Other national and internet media outlets have given this story the detailed reporting and thoughtful analysis it demands. Slate’s Mark Joseph Stern wrote that the “last-minute power grab marks an alarming departure from basic democratic norms” and is “a blatant attempt to overturn the results of an election by curtailing judicial independence and restructuring the government to seize authority lawfully delegated to the incoming Democratic governor.” The New York Times and Washington Post editorial boards excoriated North Carolina Republicans’ "novel strategy to subvert the will of the voters" in a “graceless power grab.” And as elections law expert Rick Hasen explained, some of the measures are so extreme that they could spur “potential Voting Rights Act and federal constitutional challenges” on the basis that “the legislature would potentially be diluting minority voting power and making minority voters worse off."

    Nonetheless, Sunday shows appear to be following the poor example set by broadcast news shows, which Media Matters previously found completely ignored the story for several days.

    Methodology:

    Media Matters searched Snapstream and iQ Media for mentions of “North Carolina” on the December 18 editions of CNN’s State of the Union, ABC’s This Week, CBS’ Face the Nation, NBC’s Meet the Press, and Fox Broadcasting Co.’s Fox News Sunday.

  • Fox News Is Where Hopefuls Are Auditioning For Trump's Cabinet

    Blog ››› ››› ALEX KAPLAN

    Fox News gave its contributors Pete Hegseth and Scott Brown platforms to publicly audition to be President-elect Donald Trump’s secretary of veterans affairs, a position for which they are both reportedly being considered.

    On the December 16 edition of Fox & Friends, Hegseth answered viewers' questions about veterans' issues and explained his vision for the Department of Veteran Affairs (VA). The hosts openly acknowledged Hegseth’s possible pick as VA secretary, and he acted as if the segment were an audition for the role, answering questions sent to the show, such as, “How will the VA combat corruption and avoid awarding bonuses to executives who do not meet targeted objectives?” and, “What will you do about the corrupt unions that continue to play politics and use intimidation tactics to keep all corruption issues quiet?” In addition to pushing for firing certain VA officials and allowing the use of private doctors, he bragged that the VA union disliked him because “we've been taking them on for years.” Hegseth discussed his meetings with Trump and lauded the president-elect for being “willing to fight back” and said he will be “an amazing president.”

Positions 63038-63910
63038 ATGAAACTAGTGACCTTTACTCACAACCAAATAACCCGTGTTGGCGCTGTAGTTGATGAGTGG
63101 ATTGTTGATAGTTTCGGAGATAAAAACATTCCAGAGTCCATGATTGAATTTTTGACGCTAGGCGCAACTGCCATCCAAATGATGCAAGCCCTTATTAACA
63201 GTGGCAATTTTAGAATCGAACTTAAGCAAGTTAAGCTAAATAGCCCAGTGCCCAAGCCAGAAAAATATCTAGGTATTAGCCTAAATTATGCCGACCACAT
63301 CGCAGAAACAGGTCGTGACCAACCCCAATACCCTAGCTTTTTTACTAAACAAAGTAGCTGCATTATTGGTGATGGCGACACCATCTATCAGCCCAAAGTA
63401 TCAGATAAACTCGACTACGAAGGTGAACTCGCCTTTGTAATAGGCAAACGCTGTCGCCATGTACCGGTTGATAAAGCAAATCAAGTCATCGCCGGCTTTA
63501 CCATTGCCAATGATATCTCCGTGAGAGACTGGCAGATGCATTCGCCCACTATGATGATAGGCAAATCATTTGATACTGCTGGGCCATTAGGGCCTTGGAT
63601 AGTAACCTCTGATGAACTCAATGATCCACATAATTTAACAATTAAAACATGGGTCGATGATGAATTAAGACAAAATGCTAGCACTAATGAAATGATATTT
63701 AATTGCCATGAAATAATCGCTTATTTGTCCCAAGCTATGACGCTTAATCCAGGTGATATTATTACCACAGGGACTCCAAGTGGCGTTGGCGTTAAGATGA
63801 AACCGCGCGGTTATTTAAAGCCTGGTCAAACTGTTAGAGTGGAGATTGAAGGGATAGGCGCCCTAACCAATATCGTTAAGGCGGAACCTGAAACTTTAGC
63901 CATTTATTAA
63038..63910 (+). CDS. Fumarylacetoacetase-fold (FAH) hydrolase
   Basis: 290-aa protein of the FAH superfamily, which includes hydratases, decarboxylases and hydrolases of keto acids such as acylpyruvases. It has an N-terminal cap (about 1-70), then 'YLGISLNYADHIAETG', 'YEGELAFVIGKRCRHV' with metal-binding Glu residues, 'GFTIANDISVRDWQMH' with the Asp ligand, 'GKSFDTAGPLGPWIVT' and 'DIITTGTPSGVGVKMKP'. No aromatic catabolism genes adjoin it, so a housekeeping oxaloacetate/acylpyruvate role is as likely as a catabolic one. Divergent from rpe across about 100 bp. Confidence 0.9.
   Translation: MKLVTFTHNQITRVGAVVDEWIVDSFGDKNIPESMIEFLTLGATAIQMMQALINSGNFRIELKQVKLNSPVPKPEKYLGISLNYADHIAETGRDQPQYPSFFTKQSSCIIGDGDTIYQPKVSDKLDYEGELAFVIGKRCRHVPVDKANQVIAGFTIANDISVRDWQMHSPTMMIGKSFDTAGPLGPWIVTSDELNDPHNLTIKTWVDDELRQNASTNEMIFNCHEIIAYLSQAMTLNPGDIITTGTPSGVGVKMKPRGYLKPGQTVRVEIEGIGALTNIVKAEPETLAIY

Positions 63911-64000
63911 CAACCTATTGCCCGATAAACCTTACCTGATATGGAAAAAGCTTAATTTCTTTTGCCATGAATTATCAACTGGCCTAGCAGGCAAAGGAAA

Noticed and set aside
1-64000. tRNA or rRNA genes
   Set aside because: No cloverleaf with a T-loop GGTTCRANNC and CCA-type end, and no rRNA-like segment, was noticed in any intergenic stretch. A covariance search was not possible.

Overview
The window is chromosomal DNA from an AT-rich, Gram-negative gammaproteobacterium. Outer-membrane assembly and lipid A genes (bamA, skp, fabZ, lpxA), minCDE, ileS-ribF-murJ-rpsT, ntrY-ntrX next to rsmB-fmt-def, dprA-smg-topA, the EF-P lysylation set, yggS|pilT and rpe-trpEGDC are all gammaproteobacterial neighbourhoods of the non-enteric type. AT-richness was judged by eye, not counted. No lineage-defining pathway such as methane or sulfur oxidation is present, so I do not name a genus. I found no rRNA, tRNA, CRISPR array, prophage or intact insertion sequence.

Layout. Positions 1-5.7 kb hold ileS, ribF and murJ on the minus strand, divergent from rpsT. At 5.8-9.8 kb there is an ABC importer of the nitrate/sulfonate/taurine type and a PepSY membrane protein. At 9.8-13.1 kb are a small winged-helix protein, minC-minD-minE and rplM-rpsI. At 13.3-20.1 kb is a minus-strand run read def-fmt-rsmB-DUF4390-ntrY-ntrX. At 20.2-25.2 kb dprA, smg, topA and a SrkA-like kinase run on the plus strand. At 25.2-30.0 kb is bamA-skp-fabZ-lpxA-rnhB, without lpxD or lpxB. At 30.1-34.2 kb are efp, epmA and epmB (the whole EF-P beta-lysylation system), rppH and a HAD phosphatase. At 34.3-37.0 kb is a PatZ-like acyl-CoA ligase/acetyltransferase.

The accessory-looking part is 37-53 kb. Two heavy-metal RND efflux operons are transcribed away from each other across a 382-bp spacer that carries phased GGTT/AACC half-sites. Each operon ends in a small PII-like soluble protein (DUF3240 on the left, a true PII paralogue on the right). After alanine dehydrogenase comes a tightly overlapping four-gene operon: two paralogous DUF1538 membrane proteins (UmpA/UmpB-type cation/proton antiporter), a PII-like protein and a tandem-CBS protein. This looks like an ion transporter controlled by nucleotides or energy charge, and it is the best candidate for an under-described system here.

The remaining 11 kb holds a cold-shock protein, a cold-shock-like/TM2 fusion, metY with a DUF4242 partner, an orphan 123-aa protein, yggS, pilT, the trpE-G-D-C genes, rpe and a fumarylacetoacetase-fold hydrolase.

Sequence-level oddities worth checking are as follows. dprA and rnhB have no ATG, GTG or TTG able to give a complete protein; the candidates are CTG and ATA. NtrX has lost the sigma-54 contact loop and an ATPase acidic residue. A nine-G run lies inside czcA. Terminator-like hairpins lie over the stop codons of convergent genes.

The same day, Brown appeared on America’s Newsroom, where he also acknowledged he was “in the mix” for the VA position and was asked by co-host Bill Hemmer “what [his] big sales point” was to Trump about why he deserved the position. Brown said he had “political” and “media experience” and pushed for fixing “mismanagement” at the VA. He also praised Trump’s “plain talk” and his “positive” message.

    Hegseth and Brown are reportedly top contenders to be Trump’s VA secretary, and have met with Trump multiple times to discuss the position. According to The New York Times, veterans groups have strongly opposed Hegseth and Brown. The groups told the Times that their opposition to Hegseth stems from his work with “Republican-funded activist groups and think tanks that have portrayed veterans health care as feckless and corrupt,” including the right-wing group Concerned Veterans for America (CVA) where he served as CEO. The group, which is backed by the Koch brothers and supports the privatization of the VA, has been criticized for its “partisan attacks” against Democrats. Hegseth was also criticized by veterans groups for his position that veterans should have “the choice to seek care in the private sector,” which those groups said could “siphon billions of dollars away from veterans hospitals, causing the system to collapse.”

    Joe Chenelly, the executive director of the advocacy group Amvets, told the Times that Brown “lacks the experience to run a nationwide health care and benefits system with 350,000 employees.” Brown, a former Republican senator, has used Fox multiple times previously as a platform to criticize the VA and the Obama administration’s promise to help veterans.

    If picked to head the VA, Hegseth or Brown would join the multiple Fox personalities who have joined or are being considered for the incoming Trump administration.